Home Alone

dog with headphones The media has been awash with items about podcasts for dogs and gadgets to monitor dogs that are left on their own for long periods.

Marketers are aware that pet ownership is big business; more than a quarter of the UK population owns a dog and/or cat and that rises to over half in the US. Mobile telephone ownership has reached saturation point in many parts of the world and automatic upgrading has slowed, so now the emphasis is on selling connectivity to the “internet of things”.

If the thought that all this interconnectivity potentially enables your every movement to be tracked too and that even your refrigerator could be used to spy on your whereabouts, this cannot under any circumstances be the right thing for canine welfare.

No amount of “algorithmically curated playlists” can make up for quality human company for most of the day. No treat dispensing or ball throwing machine can deliver as much fun as an interactive game between dog and human. Dogs will soon habituate to any noise provided for them, even if they pay it any attention in the first place. A dog with true separation disorder is just as likely to tear his nails out trying to dig through the door whether a podcast is playing or not.

If you find yourself considering whether to buy one of these gadgets, work out the purchase price, running and disposal costs and replacement price at end of life and spend the money on buying some training so that you can recall your dog reliably and pay a trainer to provide quality input while you are out. If you contemplate leaving your dog alone all day while you are at work, then please don’t get a dog. You could always volunteer at a rescue at the weekend instead.

2020 Foresight – A Wish List For The Year

puppy in gift box 2019 saw some legal advances for dogs with the addition of mandatory licensing for breeders and boarders but no additional resources were made available to publicise and police it so it remains largely ineffective. Much still remains to be done, not least legislation that was not drafted but not passed. The ban on third party puppy and kitten sales (aka Lucy’s Law) is due to come into force in April, but, although welcome, will have limited effects on the puppy trade.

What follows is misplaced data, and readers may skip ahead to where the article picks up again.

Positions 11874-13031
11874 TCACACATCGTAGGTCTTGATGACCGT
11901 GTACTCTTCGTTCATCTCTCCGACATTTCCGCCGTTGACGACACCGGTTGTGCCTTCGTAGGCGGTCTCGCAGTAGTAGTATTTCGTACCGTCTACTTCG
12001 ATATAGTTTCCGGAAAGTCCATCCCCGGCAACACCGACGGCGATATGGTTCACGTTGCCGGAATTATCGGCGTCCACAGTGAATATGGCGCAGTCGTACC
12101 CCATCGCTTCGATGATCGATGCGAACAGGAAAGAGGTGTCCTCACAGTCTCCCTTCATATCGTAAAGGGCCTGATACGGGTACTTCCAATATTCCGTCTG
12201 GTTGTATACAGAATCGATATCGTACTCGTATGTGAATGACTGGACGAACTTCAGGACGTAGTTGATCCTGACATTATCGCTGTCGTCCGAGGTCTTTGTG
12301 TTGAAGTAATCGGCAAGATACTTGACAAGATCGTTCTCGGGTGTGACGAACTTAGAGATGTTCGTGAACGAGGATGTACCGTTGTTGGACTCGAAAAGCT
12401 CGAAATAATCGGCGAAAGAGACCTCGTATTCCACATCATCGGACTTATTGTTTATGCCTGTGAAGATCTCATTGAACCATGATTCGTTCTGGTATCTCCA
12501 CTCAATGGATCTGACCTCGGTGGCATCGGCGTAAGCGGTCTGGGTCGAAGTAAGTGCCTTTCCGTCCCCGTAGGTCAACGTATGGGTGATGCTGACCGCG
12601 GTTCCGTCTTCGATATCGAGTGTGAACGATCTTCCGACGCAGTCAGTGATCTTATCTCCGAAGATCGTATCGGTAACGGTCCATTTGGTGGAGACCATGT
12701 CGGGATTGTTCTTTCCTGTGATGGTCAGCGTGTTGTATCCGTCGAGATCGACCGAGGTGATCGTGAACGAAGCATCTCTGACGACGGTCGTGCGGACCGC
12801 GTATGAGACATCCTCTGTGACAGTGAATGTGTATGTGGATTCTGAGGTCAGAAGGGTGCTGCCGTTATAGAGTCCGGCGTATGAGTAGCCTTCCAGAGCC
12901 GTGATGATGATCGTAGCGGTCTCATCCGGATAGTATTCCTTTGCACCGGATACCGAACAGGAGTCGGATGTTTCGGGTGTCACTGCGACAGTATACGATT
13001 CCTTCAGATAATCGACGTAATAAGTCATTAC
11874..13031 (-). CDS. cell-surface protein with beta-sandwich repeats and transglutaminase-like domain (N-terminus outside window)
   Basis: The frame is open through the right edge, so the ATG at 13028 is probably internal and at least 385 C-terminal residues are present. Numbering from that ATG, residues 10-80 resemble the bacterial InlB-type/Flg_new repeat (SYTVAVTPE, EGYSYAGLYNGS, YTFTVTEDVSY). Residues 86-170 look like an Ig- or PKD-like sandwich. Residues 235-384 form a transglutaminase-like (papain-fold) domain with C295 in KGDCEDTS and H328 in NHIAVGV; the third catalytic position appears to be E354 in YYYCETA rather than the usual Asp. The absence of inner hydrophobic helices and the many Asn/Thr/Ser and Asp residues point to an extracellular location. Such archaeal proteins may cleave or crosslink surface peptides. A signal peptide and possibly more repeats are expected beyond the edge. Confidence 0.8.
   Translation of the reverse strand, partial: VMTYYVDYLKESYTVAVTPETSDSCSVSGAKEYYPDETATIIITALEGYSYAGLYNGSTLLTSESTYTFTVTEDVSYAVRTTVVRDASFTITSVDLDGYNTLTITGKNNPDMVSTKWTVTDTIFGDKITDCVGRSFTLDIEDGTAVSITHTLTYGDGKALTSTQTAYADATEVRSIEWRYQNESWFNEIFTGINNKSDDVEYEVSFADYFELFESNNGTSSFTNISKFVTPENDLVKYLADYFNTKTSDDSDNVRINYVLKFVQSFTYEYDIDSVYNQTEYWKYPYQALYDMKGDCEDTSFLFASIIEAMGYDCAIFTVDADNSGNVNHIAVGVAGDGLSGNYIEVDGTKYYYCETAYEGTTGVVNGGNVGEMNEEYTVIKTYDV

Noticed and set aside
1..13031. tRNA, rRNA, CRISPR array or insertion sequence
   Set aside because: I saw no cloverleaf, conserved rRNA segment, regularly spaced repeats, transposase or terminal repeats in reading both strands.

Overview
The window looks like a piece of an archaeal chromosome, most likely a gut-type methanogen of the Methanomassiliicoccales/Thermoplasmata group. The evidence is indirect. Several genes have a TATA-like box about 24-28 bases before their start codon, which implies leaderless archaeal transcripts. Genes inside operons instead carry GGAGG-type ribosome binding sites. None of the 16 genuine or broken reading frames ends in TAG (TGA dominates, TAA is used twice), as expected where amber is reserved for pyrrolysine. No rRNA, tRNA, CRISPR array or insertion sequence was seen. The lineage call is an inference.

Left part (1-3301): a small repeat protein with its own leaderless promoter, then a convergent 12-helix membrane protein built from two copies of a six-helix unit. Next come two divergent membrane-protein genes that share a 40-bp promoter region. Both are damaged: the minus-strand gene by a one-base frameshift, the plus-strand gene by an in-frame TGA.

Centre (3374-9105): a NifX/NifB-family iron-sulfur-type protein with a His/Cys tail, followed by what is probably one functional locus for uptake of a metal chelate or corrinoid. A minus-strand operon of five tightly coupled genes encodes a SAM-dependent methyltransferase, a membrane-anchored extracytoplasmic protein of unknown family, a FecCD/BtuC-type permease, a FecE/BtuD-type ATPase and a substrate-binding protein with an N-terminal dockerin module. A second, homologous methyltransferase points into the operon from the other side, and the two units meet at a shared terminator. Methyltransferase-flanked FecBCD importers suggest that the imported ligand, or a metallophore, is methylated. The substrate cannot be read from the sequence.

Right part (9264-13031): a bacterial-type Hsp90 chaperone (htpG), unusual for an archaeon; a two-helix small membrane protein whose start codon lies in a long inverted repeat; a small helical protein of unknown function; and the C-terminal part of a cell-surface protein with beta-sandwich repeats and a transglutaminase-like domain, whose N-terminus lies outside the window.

So here is my wish list for dogs for 2020:

  • Additions to the AWA 2006 to criminalise aversive training techniques including the use of shock and citronella collars
  • Mandatory licensing of behaviourists, trainers, groomers and walkers, including requirements for qualifications and insurance
  • Mandatory domestic passports for dogs to include origin, microchip details and health records with a compulsory section for declaration of intention to breed, including health checks and countersigned by a vet
  • Limitations on the breeding of brachycephalic and achondroplastic dogs, with all such breeders requiring mandatory additional oversight
  • Removal of severely affected breeds from the UKKC CC qualifications until major health improvements are endemic
  • Sufficient injection resources to police existing and future legislation and for education of canine professionals and the general public
  • Mandatory employment of sufficient dog wardens in every local authority
  • Mandatory restriction of firework use to licensed professionals only with an obligation to use quiet fireworks and a period of public notification in advance of displays where permission is granted
  • Much more implementation of existing law with owners being prosecuted for dogs off lead on roads, obesity and neglect including long periods with dogs left alone on a regular basis.

Happy New Year and here’s hoping.

The Value Of Everything

Companion animals are big business. With approximately 26% of the population owning a dog and/or a cat, feed, veterinary care and accessories alone make a large contribution to the economy. A puppy can easily cost a four figure sum, regardless of provenance; in fact, the more dubious the breeder, the likelier that the price demanded will be high.

Legally, animals are regarded as either wild, chattels or livestock. This effects any value placed on them in the event of an insurance claim or similar legal redress. This makes sense in that, whatever the emotional attachment, animals clearly do not have the capability of representing themselves in any judicial proceeding. However, it of course does not take into account the emotional value that the animal holds for humans.

Whilst this also applies to farm animals, it is the impact of valuation on companion animals that is most likely to change, if the lead taken in the USA is anything to go by. Half of the population in the USA owns at least one dog, compared to just over a quarter of the UK population. Companion dogs have been increasingly commodified in recent years and Americans spent ten times as much on companion animals than on legal marijuana and more than twice as much as on pizza.